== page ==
Raising boys?

A series of online workshops for parents of teenage boys aims to challenge traditional ideas of masculinity.

A series of online workshops for parents of teenage boys aims to challenge traditional ideas of masculinity and create a space for people to explore life beyond the stereotypes.

The six sessions will cover topics such as understanding the impact gender stereotypes have, how they can affect mental health, the importance of positive role modelling and how to communicate more effectively and strengthen the relationship with your young person.

Delivered by facilitators, Tomorrow Man, in conjunction with Sunbury and Cobaw Community Health, the program is aimed at parents and carers of teenage boys in the Macedon Ranges.

While reflecting on what has shaped their own personal beliefs about gender and stereotypes, participants will learn some key tools, mindsets, and strategies to support boys on their journey to adulthood.

“As a dad of two boys, I have seen the positive outcomes that result from questioning the supposed rules that boys often think they have to follow,” said Ryder Jack, principal facilitator of the workshops.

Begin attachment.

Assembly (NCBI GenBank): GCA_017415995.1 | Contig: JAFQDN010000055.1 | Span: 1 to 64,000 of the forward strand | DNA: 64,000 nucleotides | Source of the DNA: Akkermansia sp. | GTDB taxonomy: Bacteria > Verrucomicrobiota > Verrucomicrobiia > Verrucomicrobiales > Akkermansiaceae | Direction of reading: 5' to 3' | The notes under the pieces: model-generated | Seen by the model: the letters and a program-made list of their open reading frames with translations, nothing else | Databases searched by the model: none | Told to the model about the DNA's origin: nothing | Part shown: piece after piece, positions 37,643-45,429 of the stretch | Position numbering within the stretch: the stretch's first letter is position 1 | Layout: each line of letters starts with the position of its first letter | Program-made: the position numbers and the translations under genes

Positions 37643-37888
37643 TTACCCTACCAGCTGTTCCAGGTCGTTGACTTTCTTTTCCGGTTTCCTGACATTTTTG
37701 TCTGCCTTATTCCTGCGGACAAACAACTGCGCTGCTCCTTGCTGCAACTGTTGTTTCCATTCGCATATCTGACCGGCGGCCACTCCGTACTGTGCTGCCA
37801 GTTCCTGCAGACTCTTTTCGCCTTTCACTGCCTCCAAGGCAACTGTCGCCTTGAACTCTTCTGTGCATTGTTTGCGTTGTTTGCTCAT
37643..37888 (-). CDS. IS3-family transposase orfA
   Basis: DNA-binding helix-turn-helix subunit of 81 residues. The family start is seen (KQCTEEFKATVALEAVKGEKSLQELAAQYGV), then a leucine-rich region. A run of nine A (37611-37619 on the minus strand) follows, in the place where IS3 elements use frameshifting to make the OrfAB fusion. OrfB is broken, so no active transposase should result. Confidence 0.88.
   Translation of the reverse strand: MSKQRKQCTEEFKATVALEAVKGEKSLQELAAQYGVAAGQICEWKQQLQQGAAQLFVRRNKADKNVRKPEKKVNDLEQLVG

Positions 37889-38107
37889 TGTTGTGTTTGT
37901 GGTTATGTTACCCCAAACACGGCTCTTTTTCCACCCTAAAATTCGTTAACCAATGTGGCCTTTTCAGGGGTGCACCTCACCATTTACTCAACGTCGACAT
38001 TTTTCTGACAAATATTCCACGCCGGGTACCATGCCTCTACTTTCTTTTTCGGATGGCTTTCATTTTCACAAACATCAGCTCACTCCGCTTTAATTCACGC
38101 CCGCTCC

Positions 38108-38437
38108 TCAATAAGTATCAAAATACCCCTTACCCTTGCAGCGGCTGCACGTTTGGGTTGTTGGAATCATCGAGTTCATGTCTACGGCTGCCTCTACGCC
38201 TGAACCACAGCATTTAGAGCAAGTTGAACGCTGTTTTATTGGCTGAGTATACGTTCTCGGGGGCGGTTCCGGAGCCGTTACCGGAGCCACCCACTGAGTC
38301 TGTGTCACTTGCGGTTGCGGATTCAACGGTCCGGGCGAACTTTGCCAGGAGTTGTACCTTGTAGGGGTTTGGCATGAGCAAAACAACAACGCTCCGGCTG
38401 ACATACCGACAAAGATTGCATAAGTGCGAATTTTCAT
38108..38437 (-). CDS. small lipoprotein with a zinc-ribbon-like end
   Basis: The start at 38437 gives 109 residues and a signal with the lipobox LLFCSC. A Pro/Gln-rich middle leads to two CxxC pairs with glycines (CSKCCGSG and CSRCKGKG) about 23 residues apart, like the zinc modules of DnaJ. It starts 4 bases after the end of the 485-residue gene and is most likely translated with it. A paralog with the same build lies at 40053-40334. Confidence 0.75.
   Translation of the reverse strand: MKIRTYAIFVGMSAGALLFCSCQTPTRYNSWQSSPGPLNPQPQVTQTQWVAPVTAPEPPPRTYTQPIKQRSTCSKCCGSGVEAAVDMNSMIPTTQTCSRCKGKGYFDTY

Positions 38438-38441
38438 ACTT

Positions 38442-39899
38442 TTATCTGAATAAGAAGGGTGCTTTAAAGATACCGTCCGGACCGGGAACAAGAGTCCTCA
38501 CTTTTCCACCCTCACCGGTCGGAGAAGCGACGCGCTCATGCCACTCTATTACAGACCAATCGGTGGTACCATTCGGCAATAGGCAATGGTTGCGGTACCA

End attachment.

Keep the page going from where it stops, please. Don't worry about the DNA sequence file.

“At Tomorrow Man we are inspired every day by hearing people open up for the first time. We want to create more spaces where people can really talk and learn from one another.”

The team at Tomorrow Man present their programs throughout Australia working in schools, organisations, sporting clubs and community group and have delivered over two thousand workshops in the last four years.

“These workshops gave me a broader and healthier understanding of masculinity,” said John, a previous participant.

“I loved how it enabled people to think about their own behaviours and who they strive to be, and it showed us it’s okay to speak out and ask for help if you’re struggling.“

The series of six workshops starts on Tuesday March 8 at 6.30pm and will be held weekly online (with a two-week break over the Easter school holidays).

To register go to www.surveymonkey.com/r/raisingboysinMR or contact Kathryn Chai at Kathryn.chai@scchc.org.au if you have any questions.